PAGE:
Investment security: Rather than demanding new products, many users push for longer life cycles for their existing products and architectures while taking advantage of advances in technology. The result is having the “latest and greatest” without the need to “rip and replace.”
2. Motion Control
Tight integration of motion and automation: Not only is manual integration time consuming but it’s prone to errors and maintenance challenges. Ideally, motion and automation engineering would be done in the same software with the same languages.
High-speed, deterministic performance: Motion applications tend to be very fast and therefore require real-time, high-performance controllers. However, speed is nothing if it’s not repeatable. For proper operation, the controller needs to execute your defined tasks the same way every time. Optimally, you want fast, deterministic execution with very small jitter of all elements of the motion solution from controller to network to drive to the feedback mechanism.
The controller should be designed to make it easy to engineer motion applications: The ability to propagate libraries and templates throughout the application is very important to minimize rework and promote the use of standards. The use of standards-based, pre-defined, tested functions saves significant time. Access to standard algorithms (like circular interpolation and 3D movement) frees you to focus on configuring your application rather than programming base motion functionality.
Tools to optimize performance: Motion applications tend to be very fast. To optimize performance, tuning and trace tools are absolute requirements. These tools must look at the entire motion solution to perform accurate tuning.
Reliable and established networks to support the motion controller: Proprietary networks tend to limit you to only one supplier. Ideally your motion controller supports an established network standard. It is critical that the network also accommodates high-speed deterministic motion applications. The network should not introduce any limits to the performance of the motion solution — the network should be transparent.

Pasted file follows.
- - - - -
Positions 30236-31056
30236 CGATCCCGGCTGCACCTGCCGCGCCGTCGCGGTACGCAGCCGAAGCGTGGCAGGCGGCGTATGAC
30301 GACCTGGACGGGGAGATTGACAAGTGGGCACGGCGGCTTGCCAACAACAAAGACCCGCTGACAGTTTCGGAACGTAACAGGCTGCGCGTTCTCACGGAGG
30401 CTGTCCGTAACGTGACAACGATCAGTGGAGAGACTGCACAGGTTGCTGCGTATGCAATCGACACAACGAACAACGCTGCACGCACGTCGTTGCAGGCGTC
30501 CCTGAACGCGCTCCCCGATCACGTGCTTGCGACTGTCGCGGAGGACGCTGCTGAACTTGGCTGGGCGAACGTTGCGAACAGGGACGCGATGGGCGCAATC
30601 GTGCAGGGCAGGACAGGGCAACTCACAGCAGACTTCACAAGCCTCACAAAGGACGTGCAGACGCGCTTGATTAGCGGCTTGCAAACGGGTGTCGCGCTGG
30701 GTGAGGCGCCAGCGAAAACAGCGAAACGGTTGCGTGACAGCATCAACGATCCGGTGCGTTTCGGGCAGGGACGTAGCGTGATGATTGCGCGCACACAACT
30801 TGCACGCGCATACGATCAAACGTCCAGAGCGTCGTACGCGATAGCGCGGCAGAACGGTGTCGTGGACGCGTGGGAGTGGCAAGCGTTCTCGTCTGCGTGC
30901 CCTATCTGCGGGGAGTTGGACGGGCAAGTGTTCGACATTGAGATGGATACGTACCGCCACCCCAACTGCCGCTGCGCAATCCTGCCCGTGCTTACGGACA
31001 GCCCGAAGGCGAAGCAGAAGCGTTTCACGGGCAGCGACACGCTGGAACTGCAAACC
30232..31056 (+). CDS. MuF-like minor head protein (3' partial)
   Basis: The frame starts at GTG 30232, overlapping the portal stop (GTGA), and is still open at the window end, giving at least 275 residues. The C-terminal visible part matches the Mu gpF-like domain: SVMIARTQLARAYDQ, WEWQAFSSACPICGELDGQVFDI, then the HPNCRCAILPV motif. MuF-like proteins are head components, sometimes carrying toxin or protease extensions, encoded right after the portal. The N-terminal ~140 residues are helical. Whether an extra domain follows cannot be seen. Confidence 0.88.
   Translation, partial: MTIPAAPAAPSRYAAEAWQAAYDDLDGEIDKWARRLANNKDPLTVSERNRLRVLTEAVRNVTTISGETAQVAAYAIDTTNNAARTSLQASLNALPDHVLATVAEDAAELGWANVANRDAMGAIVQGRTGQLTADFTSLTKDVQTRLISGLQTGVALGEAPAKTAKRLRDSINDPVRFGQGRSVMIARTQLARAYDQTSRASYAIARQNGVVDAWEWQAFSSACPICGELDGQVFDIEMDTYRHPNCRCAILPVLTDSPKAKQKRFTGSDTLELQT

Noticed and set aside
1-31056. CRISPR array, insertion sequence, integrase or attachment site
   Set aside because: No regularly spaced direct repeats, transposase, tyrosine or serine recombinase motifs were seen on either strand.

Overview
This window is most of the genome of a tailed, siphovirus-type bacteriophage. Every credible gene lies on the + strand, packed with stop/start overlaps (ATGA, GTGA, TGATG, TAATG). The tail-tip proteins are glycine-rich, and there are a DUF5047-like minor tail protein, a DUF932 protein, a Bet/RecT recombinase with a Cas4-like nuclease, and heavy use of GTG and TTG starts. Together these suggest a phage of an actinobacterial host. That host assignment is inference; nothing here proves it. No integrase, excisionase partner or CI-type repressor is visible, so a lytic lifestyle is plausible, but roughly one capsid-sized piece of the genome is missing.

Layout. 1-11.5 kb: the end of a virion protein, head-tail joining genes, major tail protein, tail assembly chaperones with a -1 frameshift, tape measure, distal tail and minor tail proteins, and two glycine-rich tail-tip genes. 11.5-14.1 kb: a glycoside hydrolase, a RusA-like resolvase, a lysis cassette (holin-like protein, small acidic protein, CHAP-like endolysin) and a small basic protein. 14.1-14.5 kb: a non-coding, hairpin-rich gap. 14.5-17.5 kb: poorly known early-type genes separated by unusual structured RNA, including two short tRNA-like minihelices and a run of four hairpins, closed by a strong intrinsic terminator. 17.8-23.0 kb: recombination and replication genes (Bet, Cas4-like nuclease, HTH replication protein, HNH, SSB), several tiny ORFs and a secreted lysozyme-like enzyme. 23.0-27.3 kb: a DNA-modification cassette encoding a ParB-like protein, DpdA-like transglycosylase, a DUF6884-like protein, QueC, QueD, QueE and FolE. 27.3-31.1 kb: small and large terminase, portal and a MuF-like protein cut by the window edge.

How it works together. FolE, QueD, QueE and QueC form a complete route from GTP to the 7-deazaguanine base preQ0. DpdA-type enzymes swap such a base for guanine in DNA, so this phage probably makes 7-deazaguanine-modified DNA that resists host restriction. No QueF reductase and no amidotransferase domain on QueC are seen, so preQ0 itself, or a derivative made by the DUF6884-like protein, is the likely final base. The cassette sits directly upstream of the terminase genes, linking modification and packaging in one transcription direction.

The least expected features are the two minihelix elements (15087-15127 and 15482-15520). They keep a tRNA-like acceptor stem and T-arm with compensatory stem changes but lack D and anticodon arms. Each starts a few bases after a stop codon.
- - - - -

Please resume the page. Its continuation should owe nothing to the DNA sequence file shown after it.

3. Flexible Architecture
Improved integration to achieve higher performance and lower engineering costs: Frequently, the ideal application solution may require specific hardware and custom software technology to tightly integrate with your controller. An open architecture makes it possible to embed the custom program directly with the automation control program. Additionally, you can achieve high-performance due to the ability to directly plug interface modules into the platform bus.
When an application is outside the capabilities of classical controller architecture, open architectures are essential. Connecting non-standard communication busses, PCI-bus based servo controllers, specialized vision applications and applications written in non-PLC programming languages are not easily done in a classical architecture. Automation platforms utilizing an open architecture allow the user to develop their own integration solutions that are run as part of the controller execution.
The ability to think beyond typical restrictions: How often have you wished for more memory or processing power? Traditional controller platforms limit you to specified resources – if you need more, you must purchase a different platform. Automation platforms based on an open architecture provide the flexibility to add additional memory, or even to take advantage of faster CPUs.